The Edmonton Oilers and Justin Schultz have managed to avoid arbitration, with the two parties agreeing to a one-year deal on Wednesday.
EDM and Schultz settle one year at $3.9M
— Elliotte Friedman (@FriedgeHNIC) July 15, 2015
This is not a surprising development. Despite the Oilers’ decision to elect for arbitration, there was no discernible benefit for the team in going through the process if it could be avoided. Schultz was guaranteed equivalent or superior money to the $3.675 million he made in 2014-15 and so there was no real upside to engaging in an adversarial arbitration hearing when the money was going to be within a very small window anyway.
$3.9 million represents an overpay for Schultz, but it was not an overpay of Peter Chiarelli’s making. When then-general manager Craig MacTavish offered Schultz a one-year contract last summer, he guaranteed that this year’s contract decision was going to be ugly.
If Schultz has a poor year, Edmonton will have to decide between qualifying him at an ugly number based on his $3.675 million contract and letting him go for nothing (there is a third, rarely-used option – club-elected arbitration in the hopes of knocking back his salary). In other words, Schultz is guaranteed the choice of significant money or free agency even if he has a garbage year; that’s a nice place to be.
That’s the situation Chiarelli found himself in this summer. Schultz was going to get paid because of the decisions MacTavish made last summer and so he was.
The upside is that this deal now opens up a second buyout window for the Oilers. From article 13 of the NHL Standard Player Contract:
For Clubs who have Club or Player elected Salary Arbitration filings pursuant to Article 12, within the forty-eight (48) hour period beginning on the third day following the later of: (i) the Club’s receipt of its last salary arbitration award; or (ii) settlement of its last case (provided such award was received or such settlement occurred prior to 7:00 p.m. New York time; awards or settlements that occurred or were received at or after 7:00 p.m. New York time will be deemed to have occurred or received the following business day for purposes of this provision).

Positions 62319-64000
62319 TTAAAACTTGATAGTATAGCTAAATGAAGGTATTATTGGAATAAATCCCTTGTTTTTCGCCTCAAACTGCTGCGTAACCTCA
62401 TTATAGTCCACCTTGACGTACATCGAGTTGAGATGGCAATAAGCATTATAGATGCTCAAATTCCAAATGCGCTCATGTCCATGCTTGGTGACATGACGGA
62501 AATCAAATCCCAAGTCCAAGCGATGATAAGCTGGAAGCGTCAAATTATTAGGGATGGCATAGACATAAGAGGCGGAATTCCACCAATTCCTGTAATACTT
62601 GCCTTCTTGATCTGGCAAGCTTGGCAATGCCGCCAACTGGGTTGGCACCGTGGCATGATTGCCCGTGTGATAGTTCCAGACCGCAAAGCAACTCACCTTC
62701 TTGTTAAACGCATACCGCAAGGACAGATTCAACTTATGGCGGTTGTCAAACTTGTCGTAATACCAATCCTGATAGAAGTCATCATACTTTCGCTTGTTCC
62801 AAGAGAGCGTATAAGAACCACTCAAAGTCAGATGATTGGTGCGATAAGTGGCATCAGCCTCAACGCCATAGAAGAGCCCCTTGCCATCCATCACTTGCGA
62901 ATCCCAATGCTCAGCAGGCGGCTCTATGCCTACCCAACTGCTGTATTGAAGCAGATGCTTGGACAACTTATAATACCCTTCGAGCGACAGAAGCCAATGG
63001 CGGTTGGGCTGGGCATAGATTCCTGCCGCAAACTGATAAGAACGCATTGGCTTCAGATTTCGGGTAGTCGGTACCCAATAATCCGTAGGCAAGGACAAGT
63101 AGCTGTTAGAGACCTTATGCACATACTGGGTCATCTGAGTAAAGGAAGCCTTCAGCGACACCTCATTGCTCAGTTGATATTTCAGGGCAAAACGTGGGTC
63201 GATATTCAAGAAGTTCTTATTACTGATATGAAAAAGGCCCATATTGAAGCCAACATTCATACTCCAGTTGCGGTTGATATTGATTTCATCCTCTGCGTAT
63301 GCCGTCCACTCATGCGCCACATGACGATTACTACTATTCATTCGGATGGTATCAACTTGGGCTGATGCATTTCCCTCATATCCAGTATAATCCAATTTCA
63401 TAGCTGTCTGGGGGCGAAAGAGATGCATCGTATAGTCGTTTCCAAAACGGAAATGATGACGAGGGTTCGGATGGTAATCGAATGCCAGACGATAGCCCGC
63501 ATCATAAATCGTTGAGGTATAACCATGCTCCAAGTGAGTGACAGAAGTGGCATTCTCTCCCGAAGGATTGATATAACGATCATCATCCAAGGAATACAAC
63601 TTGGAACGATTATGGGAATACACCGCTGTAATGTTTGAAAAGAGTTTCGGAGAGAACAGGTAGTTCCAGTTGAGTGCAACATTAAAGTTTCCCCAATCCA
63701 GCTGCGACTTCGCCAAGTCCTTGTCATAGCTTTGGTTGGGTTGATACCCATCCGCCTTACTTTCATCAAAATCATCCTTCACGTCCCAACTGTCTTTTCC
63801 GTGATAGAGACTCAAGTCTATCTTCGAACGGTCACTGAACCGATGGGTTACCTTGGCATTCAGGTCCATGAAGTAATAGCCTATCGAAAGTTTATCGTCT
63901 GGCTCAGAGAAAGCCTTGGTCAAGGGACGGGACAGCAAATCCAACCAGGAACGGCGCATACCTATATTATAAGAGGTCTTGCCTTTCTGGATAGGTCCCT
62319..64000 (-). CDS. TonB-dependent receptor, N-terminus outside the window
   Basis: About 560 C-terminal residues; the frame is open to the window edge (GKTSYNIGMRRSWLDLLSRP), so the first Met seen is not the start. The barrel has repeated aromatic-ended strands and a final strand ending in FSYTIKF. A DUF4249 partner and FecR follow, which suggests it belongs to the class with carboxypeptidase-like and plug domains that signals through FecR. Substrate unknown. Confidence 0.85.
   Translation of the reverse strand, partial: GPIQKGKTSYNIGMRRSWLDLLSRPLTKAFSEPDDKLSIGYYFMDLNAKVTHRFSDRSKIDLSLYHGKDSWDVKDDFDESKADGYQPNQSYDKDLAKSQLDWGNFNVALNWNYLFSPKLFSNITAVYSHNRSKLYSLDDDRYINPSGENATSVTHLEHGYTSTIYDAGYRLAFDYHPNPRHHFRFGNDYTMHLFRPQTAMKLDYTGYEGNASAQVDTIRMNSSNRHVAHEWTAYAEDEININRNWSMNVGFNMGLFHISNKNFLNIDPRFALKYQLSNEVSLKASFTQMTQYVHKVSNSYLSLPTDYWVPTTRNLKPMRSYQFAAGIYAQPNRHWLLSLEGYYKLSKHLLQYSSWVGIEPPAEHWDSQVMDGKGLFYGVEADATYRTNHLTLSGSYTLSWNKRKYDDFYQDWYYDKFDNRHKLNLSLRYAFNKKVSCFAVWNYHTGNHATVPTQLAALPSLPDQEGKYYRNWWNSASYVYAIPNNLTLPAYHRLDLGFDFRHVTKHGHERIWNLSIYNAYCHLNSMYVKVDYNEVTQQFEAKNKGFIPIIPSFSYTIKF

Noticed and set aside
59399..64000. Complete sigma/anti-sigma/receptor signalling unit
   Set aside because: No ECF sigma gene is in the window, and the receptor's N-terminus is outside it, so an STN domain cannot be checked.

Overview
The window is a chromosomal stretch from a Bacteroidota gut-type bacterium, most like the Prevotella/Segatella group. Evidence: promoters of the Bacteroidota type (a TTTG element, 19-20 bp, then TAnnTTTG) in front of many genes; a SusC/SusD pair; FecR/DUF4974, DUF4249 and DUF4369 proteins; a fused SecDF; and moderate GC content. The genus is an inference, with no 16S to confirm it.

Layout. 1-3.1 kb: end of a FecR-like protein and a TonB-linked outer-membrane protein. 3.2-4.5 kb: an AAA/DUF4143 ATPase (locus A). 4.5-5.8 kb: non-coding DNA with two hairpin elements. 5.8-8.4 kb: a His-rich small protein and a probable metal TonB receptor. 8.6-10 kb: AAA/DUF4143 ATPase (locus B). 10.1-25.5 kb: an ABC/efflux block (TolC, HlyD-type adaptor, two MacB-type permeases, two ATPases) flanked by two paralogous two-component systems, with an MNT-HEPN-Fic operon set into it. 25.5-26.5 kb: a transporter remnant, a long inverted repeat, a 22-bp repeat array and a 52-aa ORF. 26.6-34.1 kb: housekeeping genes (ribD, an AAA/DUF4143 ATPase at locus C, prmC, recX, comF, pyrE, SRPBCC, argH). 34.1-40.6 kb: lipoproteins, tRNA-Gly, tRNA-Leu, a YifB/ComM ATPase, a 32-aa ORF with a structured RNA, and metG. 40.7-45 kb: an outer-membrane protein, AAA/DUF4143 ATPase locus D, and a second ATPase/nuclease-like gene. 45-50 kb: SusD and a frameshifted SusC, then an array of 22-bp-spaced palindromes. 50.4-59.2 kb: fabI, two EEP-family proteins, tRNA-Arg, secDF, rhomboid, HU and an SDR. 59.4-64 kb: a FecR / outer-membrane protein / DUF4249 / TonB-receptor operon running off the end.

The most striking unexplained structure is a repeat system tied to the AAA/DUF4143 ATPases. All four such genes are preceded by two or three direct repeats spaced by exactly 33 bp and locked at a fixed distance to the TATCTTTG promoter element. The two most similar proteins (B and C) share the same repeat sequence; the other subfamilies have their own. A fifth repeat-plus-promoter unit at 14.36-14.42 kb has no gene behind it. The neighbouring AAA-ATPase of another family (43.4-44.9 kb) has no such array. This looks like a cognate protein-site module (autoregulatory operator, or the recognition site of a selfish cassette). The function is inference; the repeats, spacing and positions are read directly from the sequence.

Had the Oilers elected for clawback arbitration with Schultz, they would not have opened up a second buyout window, but because of the mechanism they chose this window will open for 48 hours starting on Saturday (Full details here).
That’s another possible benefit to getting Schultz’s contract settled early – it means the Oilers will head into their buyout window while some significant free agents are still out there, potentially affording them the option of adding one or more of those players with the cleared cap space.
This deal may not look so bad next year if Schultz can be a useful member of a productive power play. New head coach Todd McLellan has a track record of making the man advantage work and Schultz is likely to be his best blue line option. It’s still paying for potential, and thus it’s still a bad contract, but there should certainly be room for Schultz to grow after a disastrous 2014-15.
Still, this deal would seem to be less about Schultz and more about the need to clear out some bodies. Nikita Nikitin is the obvious candidate for a buyout, but he isn’t the only one. Andrew Ference is certainly worth considering and some would argue that Teddy Purcell should be in the conversation as well. As far as I can tell from reading the CBA (as always I am not a lawyer) the Oilers can buyout more than one player, but are limited to three buyouts outside the regular period over the life of the CBA.
It’s going to be an interesting weekend in Edmonton.